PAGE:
As with any form of therapy, there can be no guarantee of success but the goal of analytic psychotherapy is deep and long-lasting change. There’s also increasing evidence from the latest scientific research that this positive change exists and is actually physically visible in the brain. The pioneering researcher and author, Dr Allen Schore, has done an extensive review of contemporary studies relating to neuroscience and psychotherapy. If you’ll excuse some jargon, he writes in his book, ‘The Science of the Art of Psychotherapy’: ‘Recent research in brain imaging, molecular biology and neurogenetics has shown that psychotherapy changes brain function and structure. Such studies have shown that psychotherapy affects regional cerebral blood flow, neurotransmitter metabolism, gene expression and persistent modifications in synaptic plasticity’. In other words, there’s hope!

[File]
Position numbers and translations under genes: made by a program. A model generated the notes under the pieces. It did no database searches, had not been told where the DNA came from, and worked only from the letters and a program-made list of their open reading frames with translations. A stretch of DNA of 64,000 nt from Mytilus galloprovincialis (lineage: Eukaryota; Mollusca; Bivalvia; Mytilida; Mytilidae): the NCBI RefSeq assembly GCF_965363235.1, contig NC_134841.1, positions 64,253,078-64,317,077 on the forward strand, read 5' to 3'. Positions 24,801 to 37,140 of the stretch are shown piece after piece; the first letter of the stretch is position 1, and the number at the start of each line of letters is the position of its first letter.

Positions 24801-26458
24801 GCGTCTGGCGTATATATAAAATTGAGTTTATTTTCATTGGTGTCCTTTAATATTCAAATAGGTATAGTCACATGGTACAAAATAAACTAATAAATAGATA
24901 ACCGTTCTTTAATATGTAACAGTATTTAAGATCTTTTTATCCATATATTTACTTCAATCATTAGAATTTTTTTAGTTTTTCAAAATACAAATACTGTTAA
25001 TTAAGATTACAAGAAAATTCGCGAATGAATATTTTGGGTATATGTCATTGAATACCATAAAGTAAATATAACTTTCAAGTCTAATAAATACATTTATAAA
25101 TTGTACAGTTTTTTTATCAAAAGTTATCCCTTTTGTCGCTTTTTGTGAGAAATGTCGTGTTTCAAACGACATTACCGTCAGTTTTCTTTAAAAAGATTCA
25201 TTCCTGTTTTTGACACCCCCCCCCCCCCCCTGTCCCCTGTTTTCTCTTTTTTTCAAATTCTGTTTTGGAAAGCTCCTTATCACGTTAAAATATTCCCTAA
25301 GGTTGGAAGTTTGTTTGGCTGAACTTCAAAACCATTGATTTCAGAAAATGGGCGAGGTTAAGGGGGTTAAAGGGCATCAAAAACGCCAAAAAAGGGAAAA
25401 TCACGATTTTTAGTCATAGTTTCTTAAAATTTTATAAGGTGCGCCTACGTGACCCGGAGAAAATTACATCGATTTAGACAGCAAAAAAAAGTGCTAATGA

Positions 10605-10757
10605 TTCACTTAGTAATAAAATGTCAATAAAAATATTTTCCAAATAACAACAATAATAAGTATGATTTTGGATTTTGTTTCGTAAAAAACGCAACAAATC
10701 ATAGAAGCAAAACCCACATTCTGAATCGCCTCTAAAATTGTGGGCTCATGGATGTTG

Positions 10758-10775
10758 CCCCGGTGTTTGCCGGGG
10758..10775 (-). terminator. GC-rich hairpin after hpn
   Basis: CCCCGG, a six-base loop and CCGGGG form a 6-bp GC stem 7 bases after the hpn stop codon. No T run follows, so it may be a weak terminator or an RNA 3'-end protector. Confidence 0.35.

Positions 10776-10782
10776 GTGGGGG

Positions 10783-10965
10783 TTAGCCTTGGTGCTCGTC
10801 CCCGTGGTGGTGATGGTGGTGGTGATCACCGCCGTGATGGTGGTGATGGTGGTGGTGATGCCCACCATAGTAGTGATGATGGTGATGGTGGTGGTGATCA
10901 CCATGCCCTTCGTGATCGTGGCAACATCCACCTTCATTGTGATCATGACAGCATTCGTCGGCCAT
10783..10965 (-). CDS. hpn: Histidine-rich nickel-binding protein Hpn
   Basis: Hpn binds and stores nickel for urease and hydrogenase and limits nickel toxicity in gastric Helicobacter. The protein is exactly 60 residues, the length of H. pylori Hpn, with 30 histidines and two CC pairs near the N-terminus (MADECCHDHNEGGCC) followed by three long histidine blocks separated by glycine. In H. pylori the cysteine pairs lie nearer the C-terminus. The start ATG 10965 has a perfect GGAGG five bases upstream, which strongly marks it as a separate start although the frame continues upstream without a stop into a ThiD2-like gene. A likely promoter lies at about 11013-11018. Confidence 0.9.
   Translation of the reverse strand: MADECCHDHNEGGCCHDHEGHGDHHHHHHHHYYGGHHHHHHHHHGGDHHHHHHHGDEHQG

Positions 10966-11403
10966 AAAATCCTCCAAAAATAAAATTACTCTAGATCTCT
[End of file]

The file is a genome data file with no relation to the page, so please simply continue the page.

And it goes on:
How long does psychotherapy take?

Analytic therapy isn’t a quick fix. If you consider the years that it may take for problems to become deeply embedded in someone, you’ll see why identifying those processes and working through them will take some time. It’s impossible to be specific because every person is different, but it’s not uncommon for people to work in therapy for a year or more depending on the issues being explored. You may see some signs of improvement, however, after several months.

It’s important to keep in mind that for psychotherapy to be effective, it’s essential for sessions to take place at regular, fixed, weekly intervals.

How much does psychotherapy cost?

My fee for individual analytic psychotherapy is £55 for weekly fifty-minute sessions.

My fee for group analytic psychotherapy is £160 per calendar month for weekly hour-and-a-half sessions.

My fee for hour-and-a-half assessment sessions is £65.